The form is fairly simple and straightforward: Note every foreign financial account you have with name, address, account number, and maximum balance at any time during the past year. Let’s say you have one foreign account, a bank account at the Royal Bank of Canada. You would take your maximum balance and convert it to US dollars from Canadian dollars (you should use the year-end Treasury Department conversion rates no matter when the high balance was). The form must be electronically filed and is filed separately from your tax return.
The penalties for not filing it are quite high. Willful non-filing has a minimum penalty of $100,000 or half the balance in the account–and that’s per account! There’s also possible jail time.
So what must be reported:
– Foreign Bank accounts;
– Bank accounts outside the US of a US financial institution;
– Foreign financial accounts where all you have is signature authority;
– Foreign securities accounts;
– Foreign mutual funds;
– Foreign life insurance with a cash or annuity value; and
– Online gambling accounts if outside the US.
There are probably others, too.
The IRS does have a chart that lists most things that need reporting on the FBAR and Form 8938. Form 8938 is the “cousin” of the FBAR; this form needs to be filed if you have larger balances in foreign accounts.
Millions of FBARs are filed each year. When I started in tax, filing an FBAR was a huge audit red flag; that’s no longer the case. There are just too many FBARs filed. Do note that if you have an FBAR filing requirement you must note that in question 7 at the bottom of Schedule B.
To end this with some humor, one of my pet peeves in dealing with taxes is that there are three different sets of abbreviations for foreign counties used in tax. The FBAR has one set; question 7 at the bottom of Schedule B has another set, and Form 8938 has a third set. Some countries are noted identically while others are not. On one of of the abbreviations Curacao is “CU” while that means Cuba in another.
In any case, the FBAR is no laughing matter. The IRS’s mantra here is to shoot jaywalkers. Don’t become such a person: If you have an FBAR filing requirement, file it! Again, the FBAR is due June 30th this year and there are no extensions.
Now this is the real end of our Bozo Tax Tips for the 2016 Tax Season. I’ll be back no later than April 25th with new content.
My brother is a wine connoisseur. As all my friends know, I’m anything but a wine aficionado. But I have learned one difference between fine wine and a notice from the IRS: Wine can age very well but IRS notices don’t.
Almost all IRS notices come with deadlines. You need to act to stop the IRS. If you ignore the notice, you usually will get a second notice. After that, you may receive a Notice of Deficiency. If that ages the tax is assessed.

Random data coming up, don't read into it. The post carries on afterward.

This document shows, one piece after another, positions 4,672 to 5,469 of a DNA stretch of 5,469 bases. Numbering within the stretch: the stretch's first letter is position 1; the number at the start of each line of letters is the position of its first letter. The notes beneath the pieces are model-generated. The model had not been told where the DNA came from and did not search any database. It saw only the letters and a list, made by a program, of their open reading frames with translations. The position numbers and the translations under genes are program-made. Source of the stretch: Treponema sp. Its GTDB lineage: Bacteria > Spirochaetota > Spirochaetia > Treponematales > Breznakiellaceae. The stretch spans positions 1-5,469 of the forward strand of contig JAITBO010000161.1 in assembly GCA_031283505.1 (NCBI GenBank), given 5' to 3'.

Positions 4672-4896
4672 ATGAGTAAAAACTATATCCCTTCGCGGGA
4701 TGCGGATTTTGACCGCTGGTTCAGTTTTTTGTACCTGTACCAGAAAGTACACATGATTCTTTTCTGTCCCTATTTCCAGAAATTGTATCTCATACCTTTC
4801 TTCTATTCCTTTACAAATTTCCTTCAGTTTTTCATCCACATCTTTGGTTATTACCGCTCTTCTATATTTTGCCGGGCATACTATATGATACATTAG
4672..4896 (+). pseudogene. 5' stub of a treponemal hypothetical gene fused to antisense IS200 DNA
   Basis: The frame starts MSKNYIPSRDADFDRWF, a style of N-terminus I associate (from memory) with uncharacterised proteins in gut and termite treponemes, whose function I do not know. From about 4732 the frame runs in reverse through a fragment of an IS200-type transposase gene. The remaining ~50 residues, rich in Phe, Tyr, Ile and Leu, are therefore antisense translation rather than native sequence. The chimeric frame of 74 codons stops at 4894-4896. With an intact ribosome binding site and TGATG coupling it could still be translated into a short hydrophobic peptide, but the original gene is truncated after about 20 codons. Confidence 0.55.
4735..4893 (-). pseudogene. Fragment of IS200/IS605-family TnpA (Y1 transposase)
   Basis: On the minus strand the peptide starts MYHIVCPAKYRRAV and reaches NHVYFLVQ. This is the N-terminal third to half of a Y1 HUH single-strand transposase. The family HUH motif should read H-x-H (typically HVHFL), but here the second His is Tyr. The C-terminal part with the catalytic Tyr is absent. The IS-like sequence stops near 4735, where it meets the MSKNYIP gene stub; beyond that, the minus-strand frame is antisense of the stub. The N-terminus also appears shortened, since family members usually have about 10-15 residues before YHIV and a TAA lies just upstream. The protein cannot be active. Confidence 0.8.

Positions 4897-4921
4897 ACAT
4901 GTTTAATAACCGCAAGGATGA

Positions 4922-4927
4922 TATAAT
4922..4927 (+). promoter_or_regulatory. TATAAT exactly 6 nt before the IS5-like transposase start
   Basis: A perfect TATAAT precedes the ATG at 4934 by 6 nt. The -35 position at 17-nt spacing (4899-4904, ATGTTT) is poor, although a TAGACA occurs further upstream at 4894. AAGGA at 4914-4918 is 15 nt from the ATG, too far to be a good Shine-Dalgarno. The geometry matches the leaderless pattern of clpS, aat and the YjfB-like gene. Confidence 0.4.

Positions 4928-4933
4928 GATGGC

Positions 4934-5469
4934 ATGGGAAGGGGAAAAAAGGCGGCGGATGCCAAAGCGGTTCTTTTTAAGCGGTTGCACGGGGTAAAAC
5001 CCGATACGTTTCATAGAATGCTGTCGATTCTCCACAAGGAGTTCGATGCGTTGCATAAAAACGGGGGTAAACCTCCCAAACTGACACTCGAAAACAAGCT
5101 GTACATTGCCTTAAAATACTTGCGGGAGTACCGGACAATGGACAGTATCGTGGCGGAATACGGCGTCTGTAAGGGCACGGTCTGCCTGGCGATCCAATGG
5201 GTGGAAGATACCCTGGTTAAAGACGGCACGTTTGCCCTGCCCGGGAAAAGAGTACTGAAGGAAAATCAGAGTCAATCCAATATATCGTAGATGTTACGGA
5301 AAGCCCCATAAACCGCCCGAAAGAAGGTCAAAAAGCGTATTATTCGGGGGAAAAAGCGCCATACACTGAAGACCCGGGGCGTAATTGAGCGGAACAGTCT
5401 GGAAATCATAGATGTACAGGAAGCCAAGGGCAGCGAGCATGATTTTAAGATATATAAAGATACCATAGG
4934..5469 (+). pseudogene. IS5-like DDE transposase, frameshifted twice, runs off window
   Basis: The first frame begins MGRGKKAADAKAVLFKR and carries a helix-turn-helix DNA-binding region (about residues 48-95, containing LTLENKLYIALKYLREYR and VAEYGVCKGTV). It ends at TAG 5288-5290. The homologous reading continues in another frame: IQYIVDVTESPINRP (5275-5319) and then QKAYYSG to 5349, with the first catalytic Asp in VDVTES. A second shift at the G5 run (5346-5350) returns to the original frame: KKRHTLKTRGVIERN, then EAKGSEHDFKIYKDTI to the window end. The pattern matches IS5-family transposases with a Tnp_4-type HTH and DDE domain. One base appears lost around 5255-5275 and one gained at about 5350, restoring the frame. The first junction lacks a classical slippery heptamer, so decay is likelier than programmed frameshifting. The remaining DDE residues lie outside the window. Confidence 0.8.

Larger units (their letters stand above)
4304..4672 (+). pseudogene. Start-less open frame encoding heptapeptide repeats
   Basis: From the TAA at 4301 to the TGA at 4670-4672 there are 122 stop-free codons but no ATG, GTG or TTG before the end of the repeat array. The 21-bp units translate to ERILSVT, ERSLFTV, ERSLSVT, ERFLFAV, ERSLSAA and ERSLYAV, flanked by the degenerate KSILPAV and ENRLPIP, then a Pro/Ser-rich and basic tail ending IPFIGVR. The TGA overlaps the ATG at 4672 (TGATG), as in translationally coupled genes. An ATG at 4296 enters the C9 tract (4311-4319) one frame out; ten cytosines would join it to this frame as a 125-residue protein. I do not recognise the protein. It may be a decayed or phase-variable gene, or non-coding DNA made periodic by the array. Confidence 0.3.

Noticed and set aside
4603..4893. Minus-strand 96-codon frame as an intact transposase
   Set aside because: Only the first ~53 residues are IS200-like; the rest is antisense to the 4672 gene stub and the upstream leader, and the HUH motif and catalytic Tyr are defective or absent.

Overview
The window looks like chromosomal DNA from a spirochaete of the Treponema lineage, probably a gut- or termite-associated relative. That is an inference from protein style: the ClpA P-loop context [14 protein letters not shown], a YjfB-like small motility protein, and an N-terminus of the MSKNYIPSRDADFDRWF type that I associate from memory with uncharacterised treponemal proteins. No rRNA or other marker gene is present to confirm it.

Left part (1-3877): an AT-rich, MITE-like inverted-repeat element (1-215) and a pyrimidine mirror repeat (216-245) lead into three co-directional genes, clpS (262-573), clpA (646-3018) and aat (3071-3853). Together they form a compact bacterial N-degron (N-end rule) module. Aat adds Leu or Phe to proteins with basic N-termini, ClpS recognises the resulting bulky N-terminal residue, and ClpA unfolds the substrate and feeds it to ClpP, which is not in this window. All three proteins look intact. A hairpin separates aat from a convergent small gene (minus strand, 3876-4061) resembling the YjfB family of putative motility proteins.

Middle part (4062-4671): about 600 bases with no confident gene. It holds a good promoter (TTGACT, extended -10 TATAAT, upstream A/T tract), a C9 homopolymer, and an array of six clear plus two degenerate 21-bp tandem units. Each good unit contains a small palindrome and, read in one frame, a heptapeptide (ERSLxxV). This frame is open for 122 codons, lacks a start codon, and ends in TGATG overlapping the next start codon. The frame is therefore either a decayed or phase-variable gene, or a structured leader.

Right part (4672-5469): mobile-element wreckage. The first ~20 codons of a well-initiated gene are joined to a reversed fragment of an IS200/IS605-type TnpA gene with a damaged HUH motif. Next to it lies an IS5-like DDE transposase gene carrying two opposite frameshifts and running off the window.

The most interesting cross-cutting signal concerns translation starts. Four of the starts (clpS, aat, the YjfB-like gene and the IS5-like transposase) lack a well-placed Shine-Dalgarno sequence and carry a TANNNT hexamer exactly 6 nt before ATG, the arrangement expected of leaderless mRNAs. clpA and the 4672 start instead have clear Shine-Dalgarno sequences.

Yet most IRS notices are wrong in whole or in part! The last study I saw showed that two-thirds of IRS notices are wrong. That’s a shockingly high percentage. An obvious question is why doesn’t the IRS change its procedures so that the bad notices aren’t issued? The answer is simple: People pay those notices. The IRS’s Automated Underreporting Unit is a huge profit center for the agency.
What does this mean for you? Put simply, if you get an IRS notice read it carefully. Let your tax professional know about it when you receive it, not on the day a response is due. It’s a lot easier (and cheaper) to act earlier in the process than later.
My brother tells me that some of the best wine he’s tasted have been old varietals. I can tell you that I’ve never seen a tax notice get better with age.
Ah, Spring is in the air. And with that come the inevitable wedding invitations. I had an invitation to a wedding on April 9th. No, I didn’t attend.
With weddings comes changes in tax status. Your marital status on December 31st determines your marital status for the year. If you are married, you file as Married Filing Jointly or Married Filing Separately. (In some rare cases, if you’re married you can file as Head of Household.) But you can’t file as single. Likewise, if you’re single you can’t file as married.
Perhaps it’s something in the water, but this year I have seen multiple cases of individuals who have ignored that marriage license and filed as single if married. There’s a good reason for that, of course: They save on taxes. A big issue is rental real estate: If you’re actively involved in rental real estate you get to take losses of up to $25,000. But there’s an income cap (the deduction begins to phase out at an income of $100,000 and completely phases out at $150,000). This particular deduction is neither indexed for inflation nor does it vary if you are single or married.
There’s a problem taking deductions you’re not entitled to: tax evasion. It’s a Bozo act to claim things you’re not entitled to.
Marriage has its ups and downs. Claiming you’re single on your tax return when you’re married will in the long-run cause you nothing but downs.
You may have noticed that Bozo Tax Tip #1 appeared last week. Never fear, there’s another #1 Bozo Tax Tip that will appear on Friday. Now on with the countdown:
Today is April 11th. The tax deadline is just seven days away.
What happens if you wake up and it’s April 18, 2016, and you can’t file your tax? File an extension. Download Form 4868, make an estimate of what you owe, pay that, and mail the voucher and check to the address noted for your state. Use certified mail, return receipt, of course. And don’t forget your state income tax. Some states have automatic extensions (California does), some don’t (Pennsylvania is one of those), while others have deadlines that don’t match the federal tax deadline (Hawaii state taxes are due on April 20th, for example). Automatic extensions are of time to file, not pay, so download and mail off a payment to your state, too. If you mail your extension, make sure you mail it certified mail, return receipt requested. (You can do that from most Automated Postal Centers, too.)